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I open this discussion since googling about the Lucene.Net usage I have not found anything really useful. The issue is simple: I am experiencing a problem in building and updating the Lucene.Net index. In particular its memory usage keeps growing while even if I fix the SetRAMBufferSizeMB to 256, SetMergeFactor to 100 and SetMaxMergeDocs to 100000. Moreover I use carefully the Close() and Commit() methods every time the index is used.

To make lucene.Net works for my data I started from this tutorial: http://www.lucenetutorial.com/lucene-in-5-minutes.html

It seems that for 10^5 and 10^6 documents 1.8GB of ram are necessary. Therefore, why have I to set SetRAMBufferSizeMB parameter if the actual RAM usage is 7 times more? Does anyone really know how to keep the memory usage bound?

Moreover, I observed that to deal with 10^5 or 10^6 documents it is necessary to compile Lucene.Net for an x64 platform. Indeed if I compile the code for an x86 platform the indexing crash systematically touching 1.2GB of RAM. Does anyone is able to index the same amount of documents (or even more) using less RAM? In which hardware and software setting? My environment configuration is the following: - os := win7 32/64 bits. - sw := .Net framework 4.0 - hw := a 12 core Xeon workstation with 6GB of RAM. - Lucene.Net rel.: 2.9.4g (current stable). - Lucene.Net directory type: FSDirectory (the index is written into the disk).

Thanks in advance, Diego

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3 Answers 3

up vote 1 down vote accepted

Finally, I found the bug. it is contained into the ItalianAnalyzer (the analiser for the Italian Language) which has been built exploiting the Luca Gentili contribution (http://snowball.tartarus.org/algorithms/italian/stemmer.html). Indeed inside the ItalianAnalyzer class a file containing the stop words was open several times and after each usage it was not closed. This was the reason of the OOM problem for me. Solving this bug Lucene.Net is light-speed both to build the index and search.

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The SetRAMBufferSizeMB is just one of the way to determine when to flush the IndexWriter to disk. It will flush segments data when XXX MB are writen to memory and ready to be flushed to disk.

There are lots of other objects in Lucene that will also use memory, and have nothing to do with the RamBuffer.

Usually, the first thing to try when you run OOM while indexing is to re-use Document/Fields instances. If you multithread indexation, make sure you only reuse them on the same thread. It happened to me to run OOM because of that, when the underlying IO is blazing fast and the .NET garbage collector just cant keep up with all the small objects created.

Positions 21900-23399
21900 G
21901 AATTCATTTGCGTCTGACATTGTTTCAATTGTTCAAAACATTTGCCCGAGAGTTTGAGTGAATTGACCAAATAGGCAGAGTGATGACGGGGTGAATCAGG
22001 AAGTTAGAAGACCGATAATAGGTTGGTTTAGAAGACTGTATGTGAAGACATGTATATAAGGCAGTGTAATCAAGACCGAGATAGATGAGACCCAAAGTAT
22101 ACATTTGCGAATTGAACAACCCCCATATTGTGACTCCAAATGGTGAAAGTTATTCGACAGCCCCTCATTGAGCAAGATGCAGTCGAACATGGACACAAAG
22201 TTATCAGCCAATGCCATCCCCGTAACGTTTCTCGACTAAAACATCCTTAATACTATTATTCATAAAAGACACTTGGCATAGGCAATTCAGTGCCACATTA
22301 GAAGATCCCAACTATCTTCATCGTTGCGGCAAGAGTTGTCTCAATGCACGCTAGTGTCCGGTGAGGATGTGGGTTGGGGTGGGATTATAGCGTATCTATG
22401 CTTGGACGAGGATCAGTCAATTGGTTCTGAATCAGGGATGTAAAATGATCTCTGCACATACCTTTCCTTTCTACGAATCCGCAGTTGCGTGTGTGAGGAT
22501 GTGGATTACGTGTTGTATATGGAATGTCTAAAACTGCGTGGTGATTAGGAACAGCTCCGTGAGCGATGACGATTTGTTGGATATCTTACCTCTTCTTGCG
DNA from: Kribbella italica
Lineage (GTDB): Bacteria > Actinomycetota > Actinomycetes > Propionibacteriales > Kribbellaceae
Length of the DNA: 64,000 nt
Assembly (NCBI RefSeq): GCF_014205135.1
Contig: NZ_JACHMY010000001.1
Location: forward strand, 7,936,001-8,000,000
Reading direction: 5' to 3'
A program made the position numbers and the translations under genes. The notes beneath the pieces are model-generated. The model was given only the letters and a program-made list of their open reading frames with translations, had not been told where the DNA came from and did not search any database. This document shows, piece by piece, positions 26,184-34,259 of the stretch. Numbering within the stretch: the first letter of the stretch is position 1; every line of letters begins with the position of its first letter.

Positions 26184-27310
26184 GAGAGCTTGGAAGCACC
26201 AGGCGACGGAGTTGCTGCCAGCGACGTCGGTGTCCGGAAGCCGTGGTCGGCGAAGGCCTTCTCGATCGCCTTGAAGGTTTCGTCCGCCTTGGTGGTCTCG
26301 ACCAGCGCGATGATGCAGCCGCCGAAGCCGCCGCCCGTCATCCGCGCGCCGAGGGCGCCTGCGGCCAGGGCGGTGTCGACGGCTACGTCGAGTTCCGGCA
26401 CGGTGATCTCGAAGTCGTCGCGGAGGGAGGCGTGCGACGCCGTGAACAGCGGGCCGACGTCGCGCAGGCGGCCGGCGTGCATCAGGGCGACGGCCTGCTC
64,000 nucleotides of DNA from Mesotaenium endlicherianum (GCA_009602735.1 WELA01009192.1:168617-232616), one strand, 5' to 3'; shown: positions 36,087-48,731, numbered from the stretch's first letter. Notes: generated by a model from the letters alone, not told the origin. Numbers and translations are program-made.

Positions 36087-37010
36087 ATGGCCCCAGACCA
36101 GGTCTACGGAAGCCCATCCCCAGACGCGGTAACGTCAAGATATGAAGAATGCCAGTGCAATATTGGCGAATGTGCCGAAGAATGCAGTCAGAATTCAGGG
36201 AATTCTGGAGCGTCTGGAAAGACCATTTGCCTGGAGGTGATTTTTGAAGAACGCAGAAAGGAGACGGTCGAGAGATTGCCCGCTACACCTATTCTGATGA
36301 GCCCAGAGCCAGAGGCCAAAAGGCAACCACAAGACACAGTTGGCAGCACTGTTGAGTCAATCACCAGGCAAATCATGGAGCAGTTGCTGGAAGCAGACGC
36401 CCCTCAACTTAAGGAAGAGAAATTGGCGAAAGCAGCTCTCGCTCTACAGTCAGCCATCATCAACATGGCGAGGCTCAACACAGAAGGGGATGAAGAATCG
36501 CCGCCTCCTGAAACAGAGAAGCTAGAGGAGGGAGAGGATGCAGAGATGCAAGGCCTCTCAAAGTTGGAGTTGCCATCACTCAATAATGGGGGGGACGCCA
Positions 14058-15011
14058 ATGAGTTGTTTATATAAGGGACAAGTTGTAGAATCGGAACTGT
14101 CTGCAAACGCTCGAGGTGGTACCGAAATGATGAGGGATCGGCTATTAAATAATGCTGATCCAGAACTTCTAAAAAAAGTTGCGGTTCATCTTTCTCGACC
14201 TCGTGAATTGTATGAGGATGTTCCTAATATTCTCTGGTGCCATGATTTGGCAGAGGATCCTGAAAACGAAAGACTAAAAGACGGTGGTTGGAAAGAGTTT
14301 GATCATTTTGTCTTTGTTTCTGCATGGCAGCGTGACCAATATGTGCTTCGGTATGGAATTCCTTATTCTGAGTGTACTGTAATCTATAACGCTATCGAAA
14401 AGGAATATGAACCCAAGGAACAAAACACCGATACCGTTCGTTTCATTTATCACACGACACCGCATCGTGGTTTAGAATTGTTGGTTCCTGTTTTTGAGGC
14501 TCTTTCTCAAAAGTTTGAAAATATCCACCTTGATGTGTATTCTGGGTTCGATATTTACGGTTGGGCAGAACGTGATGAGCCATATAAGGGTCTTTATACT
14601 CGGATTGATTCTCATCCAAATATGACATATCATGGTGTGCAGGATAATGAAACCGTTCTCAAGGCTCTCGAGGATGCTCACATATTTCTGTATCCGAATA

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OK, I tested the code using your advice on the re-usage of Document/Fields instances however the code performs exactly the same in terms of memory usage. Here I post few debugging lines for some parameters I have tracked during the indexing process of 1000000 documents.

DEBUG - BuildIndex – IndexWriter - RamSizeInBytes 424960B; index process dimension 1164328960B.  4% of the indexing process.
DEBUG - BuildIndex – IndexWriter - RamSizeInBytes 457728B; index process dimension 1282666496B.  5% of the indexing process.
DEBUG - BuildIndex – IndexWriter - RamSizeInBytes 457728B; index process dimension 1477861376B.  6% of the indexing process.

The index process dimension is obtained as follows:

It is easy to observe how fast the process grows in RAM (~1.5GB at the 6% of the indexing process) even if the RAM buffer exploited by the IndexWriter is more or less unchanged. Therefore, the question is: is it possible to explicitly limit the RAM usage of the indexing process size? I do not care if the performances drop down during the searching phase and if I have to wait for a while for a complete index, but I need to be sure that the indexing process does not hit an OOM or a stack overflow error indexing a large number of documents. How can I do that if it is impossible to limit the memory usage?

For completeness, I post the code used for the debugging:

// get the current process
Process currentProcess = System.Diagnostics.Process.GetCurrentProcess();
// get the physical mem usage of the index writer 
long totalBytesOfIndex = writer.RamSizeInBytes();
// get the physical mem usage
long totalBytesOfMemoryUsed = currentProcess.WorkingSet64;
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